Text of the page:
What is Delusional Disorder: Symptoms and Treatment

The Delusional Disorder or Paranoid psychosis is a psychotic disorder characterized by the presence of one or more delusions or out of reality, without thereby another significant concomitant pathology occurs.

To make this psychological diagnosis, delusions must persist at least one month and should not be the direct result of consuming any substance or medical condition.

People who have disorders Ravers are firmly convinced of things that are not really true. For example, believe they are good writers and been granted a Nobel Prize or think they are being persecuted and that there are people who want to harm them.

Delusional Disorder

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This type of disorder is part of a group of disorders characterized by the appearance of a single delusional theme or group of delusions related to each other than are normally very persistent, and which may even last until the end of life of the individual. The content of the topic or set of delusions is very variable. It is often of persecution, hypochondriacal or grandeur, but can also refer to issues of litigation or jealousy or reveal the conviction that a part of the body is deformed or others think that odor is dismissed or that is gay.

Usually begins towards the middle or advanced age of life, but sometimes, especially in cases of physical deformity beliefs, arises at the beginning of maturity. Relate the content of delusions and when they appear and can usually to some significant biographical situations, for example, persecutory delusions in people who belong to social minorities. Outside the behavior directly related to the topic of ideas or delusional system are normal affectivity, language and other behavior.

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They are characterized mainly for being people with one or more ideas or very persistent beliefs that are not true but constantly invade his thoughts, though not always directly influence in their daily lives.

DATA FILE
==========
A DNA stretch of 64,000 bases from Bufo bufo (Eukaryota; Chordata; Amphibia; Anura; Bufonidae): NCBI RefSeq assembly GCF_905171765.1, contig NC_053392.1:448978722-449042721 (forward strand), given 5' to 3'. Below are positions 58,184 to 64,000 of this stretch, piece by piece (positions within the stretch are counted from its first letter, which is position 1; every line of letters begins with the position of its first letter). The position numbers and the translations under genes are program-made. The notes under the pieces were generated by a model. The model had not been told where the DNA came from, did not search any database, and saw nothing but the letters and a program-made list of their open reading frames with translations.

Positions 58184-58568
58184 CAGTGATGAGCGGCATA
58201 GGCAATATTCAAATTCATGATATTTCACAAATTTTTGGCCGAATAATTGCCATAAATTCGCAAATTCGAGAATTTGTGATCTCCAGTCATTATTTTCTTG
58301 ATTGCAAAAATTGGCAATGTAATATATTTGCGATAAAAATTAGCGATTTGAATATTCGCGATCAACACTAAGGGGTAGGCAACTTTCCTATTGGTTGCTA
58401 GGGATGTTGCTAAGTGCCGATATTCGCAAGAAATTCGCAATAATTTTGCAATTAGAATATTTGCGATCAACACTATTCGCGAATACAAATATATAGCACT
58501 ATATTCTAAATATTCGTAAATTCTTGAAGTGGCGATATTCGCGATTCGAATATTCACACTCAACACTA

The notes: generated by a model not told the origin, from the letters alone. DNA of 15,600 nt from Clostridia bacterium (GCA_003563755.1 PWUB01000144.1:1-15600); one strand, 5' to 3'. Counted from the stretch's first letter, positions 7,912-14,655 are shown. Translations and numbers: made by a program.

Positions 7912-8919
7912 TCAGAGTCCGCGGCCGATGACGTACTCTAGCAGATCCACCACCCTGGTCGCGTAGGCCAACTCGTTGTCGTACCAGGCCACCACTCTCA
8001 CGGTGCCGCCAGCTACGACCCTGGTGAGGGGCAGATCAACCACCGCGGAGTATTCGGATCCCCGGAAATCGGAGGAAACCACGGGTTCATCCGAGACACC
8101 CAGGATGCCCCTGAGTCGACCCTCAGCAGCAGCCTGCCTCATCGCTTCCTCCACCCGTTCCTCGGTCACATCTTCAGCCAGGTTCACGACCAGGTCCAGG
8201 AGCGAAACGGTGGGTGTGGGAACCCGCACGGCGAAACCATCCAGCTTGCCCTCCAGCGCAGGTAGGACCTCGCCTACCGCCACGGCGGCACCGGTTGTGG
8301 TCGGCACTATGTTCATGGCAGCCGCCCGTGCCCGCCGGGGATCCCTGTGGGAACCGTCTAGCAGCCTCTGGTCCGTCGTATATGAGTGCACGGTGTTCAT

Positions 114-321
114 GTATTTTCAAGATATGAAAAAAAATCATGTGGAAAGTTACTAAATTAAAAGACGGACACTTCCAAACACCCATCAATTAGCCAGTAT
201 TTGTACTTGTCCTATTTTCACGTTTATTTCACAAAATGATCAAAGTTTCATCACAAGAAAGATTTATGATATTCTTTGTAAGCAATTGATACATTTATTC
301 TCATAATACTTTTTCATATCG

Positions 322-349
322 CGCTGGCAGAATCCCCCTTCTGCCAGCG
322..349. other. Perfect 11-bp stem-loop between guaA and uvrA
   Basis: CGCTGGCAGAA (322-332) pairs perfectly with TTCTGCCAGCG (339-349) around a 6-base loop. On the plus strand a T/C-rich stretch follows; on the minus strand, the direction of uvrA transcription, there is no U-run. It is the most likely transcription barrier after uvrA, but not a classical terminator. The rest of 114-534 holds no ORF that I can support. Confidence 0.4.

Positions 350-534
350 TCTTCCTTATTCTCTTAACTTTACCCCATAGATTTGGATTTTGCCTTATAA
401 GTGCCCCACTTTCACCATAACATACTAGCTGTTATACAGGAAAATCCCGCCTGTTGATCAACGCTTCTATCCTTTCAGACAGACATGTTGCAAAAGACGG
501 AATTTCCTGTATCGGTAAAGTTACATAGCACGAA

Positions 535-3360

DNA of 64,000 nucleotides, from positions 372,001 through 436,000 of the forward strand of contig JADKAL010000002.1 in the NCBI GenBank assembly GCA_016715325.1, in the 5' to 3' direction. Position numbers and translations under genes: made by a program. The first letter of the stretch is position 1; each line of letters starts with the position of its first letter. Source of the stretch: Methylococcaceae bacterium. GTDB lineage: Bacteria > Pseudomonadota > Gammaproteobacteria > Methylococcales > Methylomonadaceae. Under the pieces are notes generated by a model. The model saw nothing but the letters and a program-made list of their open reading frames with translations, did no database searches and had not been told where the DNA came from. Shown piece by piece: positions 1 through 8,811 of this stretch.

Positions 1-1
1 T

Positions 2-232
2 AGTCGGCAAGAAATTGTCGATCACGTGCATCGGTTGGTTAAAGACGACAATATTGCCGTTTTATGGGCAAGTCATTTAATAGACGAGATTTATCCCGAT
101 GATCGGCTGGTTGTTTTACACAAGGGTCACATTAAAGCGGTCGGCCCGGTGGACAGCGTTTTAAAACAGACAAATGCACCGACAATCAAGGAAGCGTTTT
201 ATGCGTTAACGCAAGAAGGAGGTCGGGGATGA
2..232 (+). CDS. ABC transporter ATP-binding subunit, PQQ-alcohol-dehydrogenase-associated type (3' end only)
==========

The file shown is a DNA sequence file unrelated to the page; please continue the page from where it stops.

• Employment and social activity does not have to be affected, unless the delusions are related to any of these activities or the type of delirium. However, most people with this disorder develop a cranky mood, may even have violent behaviors.
  • They are usually very reserved people and keep quite secretive when talking about his delirium.
  • They are people who can have up disorganized and incoherent ideas, although they have an undeniable sense.

Table of Contents

Types Delusions

There are four main types of delusions depending on the type of delirium, are as follows.

  1. Persecutory type: It is the most common. Who suffers is totally convinced that is the subject of some kind of plot, and to spy on and even persecute him.
  2. Great person: This delusion makes the person considered herself someone important because you think you have made ​​some kind of great discovery, which has an extraordinary talent or has been the subject of some important event. They may believe they are great scientists, bankers, writers, etc.
  3. Somatic Type: This kind of delirium affects the senses. The most common idea is the belief that a part of your body gives off odor or has some internal parasite or walking through your skin.
  4. Jealous type: The fundamental purpose of this delusion is the belief that your partner is cheating. This conviction is based on incorrect assumptions and uncertain evidence. The big problem with this type of delusion is that it can become physically assaulting his partner.
  5. Erotomania type: It is based on the delusional and persistent conviction of being loved by someone. Usually it appears in women who believe receives messages or covert signals the person to his loving delirium, and that is usually a reference to it (a doctor, teacher, singer, etc.). Usually they tend to contact that person through phone calls, phone messages, letters, gifts, etc. Typically, the person under this idea occupies a higher status, but may also be a stranger.

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There are treatments that can alleviate symptoms, reducing and helping the person to think more clearly. The therapist focuses on achieving patient confidence from a series of slow and progressive steps. The most important principle is to accept that which explains, but without confirming their beliefs, and try to explore their thoughts and feelings gradually.

From the perspective of Cognitive-Behavioral Therapy, the therapeutic approach focuses primarily on modifying the delusional belief and emotional and behavioral consequences. It is advisable to periodically visit a psychologist or psychiatrist as part of treatment, in order to help and guide to understanding those thoughts and be able to control them better and learn, too, to prevent future problems.

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